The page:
Knowledge of the exact dynamics of COVID-19’s spread is still limited – its progression from person to person and contagion patterns within communities. But we do know some similarities with the spread of seasonal and pandemic flu: People transmit coronavirus when they cough, sneeze or talk, sending droplets through the air, or when they put the virus on surfaces. An infected person may experience no significant symptoms yet infect others.
Add for COVID-19 the possibility that droplets remaining in the air could infect others even after the sick person is gone.
All this is enough knowledge to take action, and social distancing – voluntary quarantine or self-isolation – is one of the most effective non-medical interventions for slowing the spread of infectious disease.
Think of an infected person with symptoms like a dry bush on fire. If there are other dry bushes nearby, the fire is likely to spread, and the more dry bushes, the faster and farther the spread. Putting a wall or water around the burning bush stops the spread.
Viral spread dynamics are similar, but unlike bushes, people can also move around. On a positive note, those who have been infected and recovered may be like bushes with armor that offers protection from catching or spreading fire again.
Social distancing is most effective when people who are sick with symptoms stay home until they have gained that immune system armor. In addition, people with a sick household member should stay home, even if they do not have symptoms themselves to reduce community transmissions from not only symptomatic but also asymptomatic infected individuals.
Research on pandemic flu at the Georgia Institute of Technology shows that if enough people voluntarily socially distance, they can slow the spread of infection, “infection attack rate,” lower the “peak infection,” the point in the outbreak with the highest number of people infected, and delay the timing of the peak. Delaying the peak is important because it gives communities, businesses, and health systems more time to prepare to cope with the stresses of an outbreak.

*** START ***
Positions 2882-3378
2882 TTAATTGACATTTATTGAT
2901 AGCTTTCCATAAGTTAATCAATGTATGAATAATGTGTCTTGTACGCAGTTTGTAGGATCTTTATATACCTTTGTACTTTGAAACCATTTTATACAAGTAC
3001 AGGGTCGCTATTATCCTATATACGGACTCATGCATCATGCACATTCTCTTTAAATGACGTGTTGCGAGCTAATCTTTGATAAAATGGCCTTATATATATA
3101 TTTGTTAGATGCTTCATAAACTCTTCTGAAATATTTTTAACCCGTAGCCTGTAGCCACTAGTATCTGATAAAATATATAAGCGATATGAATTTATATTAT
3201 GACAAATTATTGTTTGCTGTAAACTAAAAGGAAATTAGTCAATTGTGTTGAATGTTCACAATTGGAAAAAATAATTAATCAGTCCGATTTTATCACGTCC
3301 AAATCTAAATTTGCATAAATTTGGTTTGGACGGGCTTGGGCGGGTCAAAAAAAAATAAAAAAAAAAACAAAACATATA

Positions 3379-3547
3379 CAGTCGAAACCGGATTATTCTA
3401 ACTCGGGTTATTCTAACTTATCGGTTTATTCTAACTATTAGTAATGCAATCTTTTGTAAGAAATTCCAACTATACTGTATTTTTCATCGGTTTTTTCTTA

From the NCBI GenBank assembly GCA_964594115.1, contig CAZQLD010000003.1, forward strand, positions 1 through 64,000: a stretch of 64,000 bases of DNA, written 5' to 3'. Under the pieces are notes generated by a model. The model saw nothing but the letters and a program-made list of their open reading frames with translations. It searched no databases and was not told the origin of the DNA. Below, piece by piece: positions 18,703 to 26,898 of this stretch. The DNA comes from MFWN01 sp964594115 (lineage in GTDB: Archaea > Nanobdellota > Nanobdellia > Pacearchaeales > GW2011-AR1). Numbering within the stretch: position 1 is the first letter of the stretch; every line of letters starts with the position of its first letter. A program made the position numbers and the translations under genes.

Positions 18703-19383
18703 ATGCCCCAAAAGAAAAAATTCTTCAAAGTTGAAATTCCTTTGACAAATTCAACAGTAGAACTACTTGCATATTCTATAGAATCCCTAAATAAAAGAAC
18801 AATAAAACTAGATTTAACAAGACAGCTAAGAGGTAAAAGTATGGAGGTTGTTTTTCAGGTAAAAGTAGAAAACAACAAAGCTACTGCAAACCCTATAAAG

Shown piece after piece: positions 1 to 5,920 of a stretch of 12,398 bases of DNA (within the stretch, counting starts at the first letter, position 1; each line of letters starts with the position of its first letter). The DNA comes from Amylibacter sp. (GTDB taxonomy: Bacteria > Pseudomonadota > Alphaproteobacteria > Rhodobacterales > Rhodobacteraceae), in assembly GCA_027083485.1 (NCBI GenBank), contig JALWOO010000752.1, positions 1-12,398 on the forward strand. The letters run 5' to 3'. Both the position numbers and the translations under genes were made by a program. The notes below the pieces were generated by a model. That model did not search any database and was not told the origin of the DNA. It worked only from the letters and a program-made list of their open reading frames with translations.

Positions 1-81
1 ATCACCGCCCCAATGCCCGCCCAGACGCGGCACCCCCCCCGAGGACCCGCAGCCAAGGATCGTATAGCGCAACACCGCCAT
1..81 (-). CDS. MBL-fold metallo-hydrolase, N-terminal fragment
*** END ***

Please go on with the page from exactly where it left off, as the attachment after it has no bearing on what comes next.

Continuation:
Reducing the peak reduces the strain on limited resources, especially health services, and reduces the possibility of major disruptions in supply chains, and the delivery of products and services, including in healthcare and medicine, and the resulting damage to the economy. Reducing the total number of infections most importantly reduces the death toll and the populations’ need for medical care.
In addition to individual interactions, social distancing should expand to the community level with caution about social gatherings and high travel volume. While airplanes might be relatively safe due to high levels of air filtration, the same is not necessarily true for airports or other spaces where masses of people gather, breathe the same air and touch the same surfaces. Social distancing reduces work absenteeism by lowering the chances of transmission among workers.
Being a social butterfly or being tough and going to work even when you were sick may have been your badge of honor in the past. But just like socializing, solitude also has benefits, increasing empathy, productivity, creativity, and mental strength, and giving us an opportunity to make plans to better enjoy our lives.
This may be a great time to put down our wings and enjoy some peaceful solitude, for our own sake, and the sake of others.